In the summer of 1883, Franz Boas, widely regarded as one of the fathers of Inuit anthropology, sailed from Germany to Baffin Island to spend a year among the Inuit of Cumberland Sound. This was his introduction to the Arctic and to anthropological fieldwork. This book presents, for the first time, his letters and journal entries from the year that he spent among the Inuit, providing not only an insightful background to his numerous scientific articles about Inuit culture, but a comprehensive and engaging narrative as well.Using a Scottish whaling station as his base, Boas travelled widely with the Inuit, learning their language, living in their tents and snow houses, sharing their food, and experiencing their joys and sorrows. At the same time he was taking detailed notes and surveying and mapping the landscape and coastline. Ludger Müller-Wille has transcribed his journals and his letters to his parents and fiancé and woven these texts into a sequential narrative. The result is a fascinating study of one of the earliest and most successful examples of participatory observation among the Inuit. Originally published in German in 1994, the text has been translated into English by William Barr, who has also published translations of other important works on the history of the Arctic. Illustrated with some of Boas's own photos and with maps of his field area, Franz Boas among the Inuit of Baffin Island, 1883-1884 is a valuable addition to the historical and anthropological literature on southern Baffin Island.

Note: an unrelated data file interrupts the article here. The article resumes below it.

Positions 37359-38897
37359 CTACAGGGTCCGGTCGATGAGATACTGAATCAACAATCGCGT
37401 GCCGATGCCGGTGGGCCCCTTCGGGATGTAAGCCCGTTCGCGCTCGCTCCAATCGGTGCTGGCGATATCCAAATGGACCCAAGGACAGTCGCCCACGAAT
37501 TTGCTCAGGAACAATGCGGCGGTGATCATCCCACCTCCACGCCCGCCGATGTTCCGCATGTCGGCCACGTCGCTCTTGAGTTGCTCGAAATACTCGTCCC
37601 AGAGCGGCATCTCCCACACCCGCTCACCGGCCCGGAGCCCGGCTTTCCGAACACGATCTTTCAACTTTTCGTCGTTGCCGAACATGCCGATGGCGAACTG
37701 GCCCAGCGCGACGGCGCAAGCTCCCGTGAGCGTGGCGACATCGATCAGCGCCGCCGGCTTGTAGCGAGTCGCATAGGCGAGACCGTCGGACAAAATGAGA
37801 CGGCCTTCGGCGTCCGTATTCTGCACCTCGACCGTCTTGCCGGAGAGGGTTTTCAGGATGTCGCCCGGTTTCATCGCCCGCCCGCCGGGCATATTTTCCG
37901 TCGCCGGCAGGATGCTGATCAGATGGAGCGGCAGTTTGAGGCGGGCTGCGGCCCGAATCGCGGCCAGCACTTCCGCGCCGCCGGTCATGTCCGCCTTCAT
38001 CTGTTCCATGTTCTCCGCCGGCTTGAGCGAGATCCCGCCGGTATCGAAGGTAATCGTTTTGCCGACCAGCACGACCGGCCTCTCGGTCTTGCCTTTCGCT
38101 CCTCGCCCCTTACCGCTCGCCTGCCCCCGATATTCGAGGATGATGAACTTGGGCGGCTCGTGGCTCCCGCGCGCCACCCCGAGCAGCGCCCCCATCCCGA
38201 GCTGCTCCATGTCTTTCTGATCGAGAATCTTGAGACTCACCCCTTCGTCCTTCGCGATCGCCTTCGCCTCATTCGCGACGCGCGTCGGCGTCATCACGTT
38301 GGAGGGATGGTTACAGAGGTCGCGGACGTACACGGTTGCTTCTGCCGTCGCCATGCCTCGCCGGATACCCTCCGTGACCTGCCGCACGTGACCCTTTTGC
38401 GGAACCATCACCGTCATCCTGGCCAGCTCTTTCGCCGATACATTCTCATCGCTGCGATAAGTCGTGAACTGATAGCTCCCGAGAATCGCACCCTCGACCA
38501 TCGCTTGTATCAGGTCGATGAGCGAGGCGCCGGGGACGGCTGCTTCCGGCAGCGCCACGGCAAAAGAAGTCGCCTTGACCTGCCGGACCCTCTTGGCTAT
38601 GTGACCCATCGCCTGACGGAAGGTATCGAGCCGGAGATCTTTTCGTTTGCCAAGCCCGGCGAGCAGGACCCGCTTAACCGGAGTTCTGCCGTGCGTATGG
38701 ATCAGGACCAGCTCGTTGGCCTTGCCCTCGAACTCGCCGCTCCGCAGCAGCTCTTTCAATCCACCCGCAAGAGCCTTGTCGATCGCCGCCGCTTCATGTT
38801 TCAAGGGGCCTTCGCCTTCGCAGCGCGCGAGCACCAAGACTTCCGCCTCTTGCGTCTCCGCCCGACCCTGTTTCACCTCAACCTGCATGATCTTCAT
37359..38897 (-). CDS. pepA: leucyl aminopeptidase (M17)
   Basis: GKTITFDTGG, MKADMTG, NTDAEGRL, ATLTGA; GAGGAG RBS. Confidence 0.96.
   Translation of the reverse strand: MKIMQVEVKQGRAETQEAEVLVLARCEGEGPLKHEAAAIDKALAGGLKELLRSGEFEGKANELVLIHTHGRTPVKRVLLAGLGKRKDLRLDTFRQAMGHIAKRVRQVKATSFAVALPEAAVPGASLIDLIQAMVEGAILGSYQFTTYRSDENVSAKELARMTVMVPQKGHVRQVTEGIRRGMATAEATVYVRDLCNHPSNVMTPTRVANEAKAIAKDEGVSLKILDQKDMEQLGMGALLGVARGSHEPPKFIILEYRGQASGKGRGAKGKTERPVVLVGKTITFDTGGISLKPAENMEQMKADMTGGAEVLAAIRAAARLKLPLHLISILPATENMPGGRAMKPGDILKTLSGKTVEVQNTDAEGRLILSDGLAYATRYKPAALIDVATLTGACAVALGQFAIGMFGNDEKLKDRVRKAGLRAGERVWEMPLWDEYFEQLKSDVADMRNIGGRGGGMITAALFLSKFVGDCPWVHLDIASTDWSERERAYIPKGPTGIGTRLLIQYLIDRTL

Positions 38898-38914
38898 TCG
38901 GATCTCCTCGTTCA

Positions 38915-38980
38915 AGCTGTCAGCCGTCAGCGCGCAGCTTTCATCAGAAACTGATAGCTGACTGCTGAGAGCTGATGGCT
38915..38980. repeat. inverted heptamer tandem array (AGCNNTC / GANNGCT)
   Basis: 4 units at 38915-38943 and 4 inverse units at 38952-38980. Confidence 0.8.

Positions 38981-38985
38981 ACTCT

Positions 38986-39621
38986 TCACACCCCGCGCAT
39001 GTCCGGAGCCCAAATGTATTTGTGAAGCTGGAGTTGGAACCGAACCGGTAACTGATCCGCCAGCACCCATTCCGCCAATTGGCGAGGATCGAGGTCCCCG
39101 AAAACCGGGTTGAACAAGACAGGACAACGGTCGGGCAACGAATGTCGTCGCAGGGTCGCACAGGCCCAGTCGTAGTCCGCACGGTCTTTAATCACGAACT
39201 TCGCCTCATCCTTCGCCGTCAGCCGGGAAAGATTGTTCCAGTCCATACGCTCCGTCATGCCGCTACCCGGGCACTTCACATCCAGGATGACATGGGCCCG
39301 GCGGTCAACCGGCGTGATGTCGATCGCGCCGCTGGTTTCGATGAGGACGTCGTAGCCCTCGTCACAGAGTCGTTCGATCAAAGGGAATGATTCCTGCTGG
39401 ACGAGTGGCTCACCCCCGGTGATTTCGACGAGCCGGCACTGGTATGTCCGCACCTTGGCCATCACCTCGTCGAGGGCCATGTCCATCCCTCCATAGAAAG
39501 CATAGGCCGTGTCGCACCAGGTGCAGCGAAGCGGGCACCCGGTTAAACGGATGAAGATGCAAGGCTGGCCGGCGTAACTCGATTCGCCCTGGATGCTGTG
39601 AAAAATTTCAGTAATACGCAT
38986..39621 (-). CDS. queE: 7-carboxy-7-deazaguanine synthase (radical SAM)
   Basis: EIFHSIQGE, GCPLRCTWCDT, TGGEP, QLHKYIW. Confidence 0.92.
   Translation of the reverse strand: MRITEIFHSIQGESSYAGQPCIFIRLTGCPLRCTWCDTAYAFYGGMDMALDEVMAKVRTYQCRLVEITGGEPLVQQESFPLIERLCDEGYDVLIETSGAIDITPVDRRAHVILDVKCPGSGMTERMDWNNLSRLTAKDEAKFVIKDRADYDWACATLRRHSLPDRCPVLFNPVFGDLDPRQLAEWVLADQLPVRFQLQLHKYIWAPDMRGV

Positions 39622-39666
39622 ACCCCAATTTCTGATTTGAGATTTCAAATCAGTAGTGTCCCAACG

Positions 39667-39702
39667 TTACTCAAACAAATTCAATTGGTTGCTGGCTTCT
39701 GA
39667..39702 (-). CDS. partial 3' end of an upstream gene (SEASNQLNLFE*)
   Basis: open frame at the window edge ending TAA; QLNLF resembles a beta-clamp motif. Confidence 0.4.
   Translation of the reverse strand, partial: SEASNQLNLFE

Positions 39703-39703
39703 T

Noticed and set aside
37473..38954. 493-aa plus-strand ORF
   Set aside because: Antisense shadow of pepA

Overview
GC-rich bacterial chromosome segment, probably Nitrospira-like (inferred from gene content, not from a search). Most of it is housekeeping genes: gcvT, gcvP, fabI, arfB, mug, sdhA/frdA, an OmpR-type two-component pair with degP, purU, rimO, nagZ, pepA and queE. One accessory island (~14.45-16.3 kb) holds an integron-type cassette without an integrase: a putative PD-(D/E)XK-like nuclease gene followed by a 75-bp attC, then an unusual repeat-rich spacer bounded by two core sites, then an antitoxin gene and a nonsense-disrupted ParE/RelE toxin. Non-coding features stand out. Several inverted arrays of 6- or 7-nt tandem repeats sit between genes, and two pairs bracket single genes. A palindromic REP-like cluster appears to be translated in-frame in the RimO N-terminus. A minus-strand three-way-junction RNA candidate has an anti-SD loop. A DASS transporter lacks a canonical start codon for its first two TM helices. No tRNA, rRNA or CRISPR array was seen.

History, Americas, Native-American,